The CPRA does not contain provisions for expedited processing. Instead, the CPRA requires that except where expressly exempt, public agencies must make records “promptly available to any person upon payment of fees covering the direct costs of duplication, or a statutory fee if applicable.” Cal. Gov’t Code § 7922.530(a). Absent unusual circumstances, as defined, the agency shall make a determination on the request within 10 days from receipt of the request. Cal. Gov’t Code § 7922.535(a) & (b).
“The Act is designed to make the production of records expeditious.” Schick v. Bd. of Regents of Univ. Sys. of Georgia, 334 Ga. App. 425, 429, 779 S.E.2d 452, 456 (2015). Many records custodians erroneously believe that the Act permits three business days for their response to any request. In fact, the Act provides, subject to certain exceptions, that responsive records must be produced “within a reasonable amount of time not to exceed three business days.” O.C.G.A. § 50-18-71(b)(1)(a). This means that if records are readily available, an agency must produce them for inspection as soon as reasonably possible in response to a request. Intentionally ‘slow-serving’ a request by unnecessarily delaying production until the third day violates the Act. Cf. McFrugal Rental of Riverdale, Inc. v. Garr, 262 Ga. 369, 369, 418 S.E.2d 60, 61 (1992) (stressing that the Act must be construed to eliminate burdens on the public’s right of access and finding that the imposition of a fee is allowed only when the citizen seeking access requests copies of documents or requests action by the custodian that involves an unusual administrative cost or burden). Pre-authorizing fees up to a certain amount may expedite processing if the requester reasonably expects the fees to exceed $25. See § 50-18-71(d) (providing that in any instance in which an agency will seek costs in excess of $25, the agency may defer search and retrieval of the records until the requester agrees to pay the estimated costs unless the requester has stated in his or her request a willingness to pay more).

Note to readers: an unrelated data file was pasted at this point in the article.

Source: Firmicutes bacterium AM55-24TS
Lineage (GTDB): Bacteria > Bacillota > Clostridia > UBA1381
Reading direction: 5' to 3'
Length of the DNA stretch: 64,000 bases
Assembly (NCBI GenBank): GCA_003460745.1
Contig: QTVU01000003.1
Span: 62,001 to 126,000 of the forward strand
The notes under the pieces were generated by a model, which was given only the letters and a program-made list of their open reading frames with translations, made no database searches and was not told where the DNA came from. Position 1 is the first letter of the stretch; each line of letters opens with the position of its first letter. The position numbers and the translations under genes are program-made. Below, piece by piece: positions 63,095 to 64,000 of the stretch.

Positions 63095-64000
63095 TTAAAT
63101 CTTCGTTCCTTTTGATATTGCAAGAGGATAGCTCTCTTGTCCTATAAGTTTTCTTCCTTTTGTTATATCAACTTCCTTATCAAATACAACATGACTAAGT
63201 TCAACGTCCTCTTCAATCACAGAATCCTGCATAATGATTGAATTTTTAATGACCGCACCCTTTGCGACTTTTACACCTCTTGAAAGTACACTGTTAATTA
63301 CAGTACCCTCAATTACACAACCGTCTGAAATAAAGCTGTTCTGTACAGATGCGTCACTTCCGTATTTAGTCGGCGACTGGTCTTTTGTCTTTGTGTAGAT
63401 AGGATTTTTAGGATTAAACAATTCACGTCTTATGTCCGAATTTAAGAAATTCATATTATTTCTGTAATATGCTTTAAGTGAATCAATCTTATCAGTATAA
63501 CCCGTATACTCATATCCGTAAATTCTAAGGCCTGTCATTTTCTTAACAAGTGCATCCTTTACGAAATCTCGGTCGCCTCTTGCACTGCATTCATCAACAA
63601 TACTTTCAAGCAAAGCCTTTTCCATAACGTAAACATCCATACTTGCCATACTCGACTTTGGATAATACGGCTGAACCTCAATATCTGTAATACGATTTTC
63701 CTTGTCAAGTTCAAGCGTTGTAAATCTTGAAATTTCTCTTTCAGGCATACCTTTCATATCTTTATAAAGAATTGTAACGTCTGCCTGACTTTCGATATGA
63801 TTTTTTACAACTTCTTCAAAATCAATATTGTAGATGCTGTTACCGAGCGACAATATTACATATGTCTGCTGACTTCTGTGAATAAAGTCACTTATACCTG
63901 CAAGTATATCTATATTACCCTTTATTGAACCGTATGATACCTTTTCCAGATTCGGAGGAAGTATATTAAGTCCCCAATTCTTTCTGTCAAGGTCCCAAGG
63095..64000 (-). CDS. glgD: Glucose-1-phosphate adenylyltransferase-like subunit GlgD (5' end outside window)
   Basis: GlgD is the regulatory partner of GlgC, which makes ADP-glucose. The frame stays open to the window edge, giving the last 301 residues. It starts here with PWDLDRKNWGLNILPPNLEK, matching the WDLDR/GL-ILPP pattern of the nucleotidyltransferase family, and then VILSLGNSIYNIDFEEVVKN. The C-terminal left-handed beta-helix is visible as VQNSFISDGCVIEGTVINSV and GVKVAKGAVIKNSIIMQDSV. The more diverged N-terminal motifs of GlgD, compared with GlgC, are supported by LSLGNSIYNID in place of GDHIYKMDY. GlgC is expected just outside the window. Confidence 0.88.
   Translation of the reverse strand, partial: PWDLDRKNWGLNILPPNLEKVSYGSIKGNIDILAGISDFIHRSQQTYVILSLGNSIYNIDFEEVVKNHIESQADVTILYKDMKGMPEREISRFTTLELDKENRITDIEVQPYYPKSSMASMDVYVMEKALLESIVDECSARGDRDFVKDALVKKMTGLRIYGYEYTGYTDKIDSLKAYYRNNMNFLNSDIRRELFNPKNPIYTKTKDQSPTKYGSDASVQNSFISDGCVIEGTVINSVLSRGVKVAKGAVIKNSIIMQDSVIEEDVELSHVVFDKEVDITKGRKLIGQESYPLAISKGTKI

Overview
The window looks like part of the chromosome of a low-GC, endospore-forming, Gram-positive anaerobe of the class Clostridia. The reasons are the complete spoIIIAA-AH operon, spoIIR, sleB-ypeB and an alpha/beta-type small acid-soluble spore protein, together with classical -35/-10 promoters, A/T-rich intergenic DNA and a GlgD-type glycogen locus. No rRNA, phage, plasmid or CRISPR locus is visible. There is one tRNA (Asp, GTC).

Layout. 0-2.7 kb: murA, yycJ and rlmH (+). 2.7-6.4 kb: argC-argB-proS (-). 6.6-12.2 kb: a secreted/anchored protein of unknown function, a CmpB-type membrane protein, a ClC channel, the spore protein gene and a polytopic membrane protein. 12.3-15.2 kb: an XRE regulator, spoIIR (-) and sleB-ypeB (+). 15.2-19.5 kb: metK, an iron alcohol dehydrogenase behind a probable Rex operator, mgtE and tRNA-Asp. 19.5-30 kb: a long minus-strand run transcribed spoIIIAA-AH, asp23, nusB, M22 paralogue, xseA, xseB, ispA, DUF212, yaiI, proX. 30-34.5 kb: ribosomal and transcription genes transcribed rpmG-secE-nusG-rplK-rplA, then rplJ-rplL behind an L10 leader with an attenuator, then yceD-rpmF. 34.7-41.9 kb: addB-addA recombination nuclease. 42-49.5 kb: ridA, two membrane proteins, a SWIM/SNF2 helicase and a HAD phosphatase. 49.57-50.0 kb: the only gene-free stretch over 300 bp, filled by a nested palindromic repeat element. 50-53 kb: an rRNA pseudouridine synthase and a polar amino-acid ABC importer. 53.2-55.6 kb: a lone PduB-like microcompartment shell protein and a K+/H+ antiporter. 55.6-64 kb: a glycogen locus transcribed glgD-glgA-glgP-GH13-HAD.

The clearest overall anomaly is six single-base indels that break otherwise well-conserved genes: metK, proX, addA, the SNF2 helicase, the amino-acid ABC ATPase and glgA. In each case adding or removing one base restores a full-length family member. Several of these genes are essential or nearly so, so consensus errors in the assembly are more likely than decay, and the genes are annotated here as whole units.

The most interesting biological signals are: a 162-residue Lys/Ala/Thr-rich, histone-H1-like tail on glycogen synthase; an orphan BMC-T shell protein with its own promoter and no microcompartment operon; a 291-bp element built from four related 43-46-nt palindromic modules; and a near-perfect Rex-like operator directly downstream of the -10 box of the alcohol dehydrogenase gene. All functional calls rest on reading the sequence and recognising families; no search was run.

Once an enforcement action is filed in district court under K.S.A. 45-222, “proceedings arising under this section shall be assigned for hearing and trial at the earliest practicable date.” K.S.A. 45-222(g).
The statute does not specifically provide for or preclude expedited processing. A person requesting expedited processing should explain the reason for the request and follow-up frequently on the status of the request.
The Vermont Public Records Act does not provide for expedited processing of a request. This is likely because the time-frame provided in the statute is very short—no more than three business days from the receipt of a public records request. 1 V.S.A. § 318(a)(1)(A).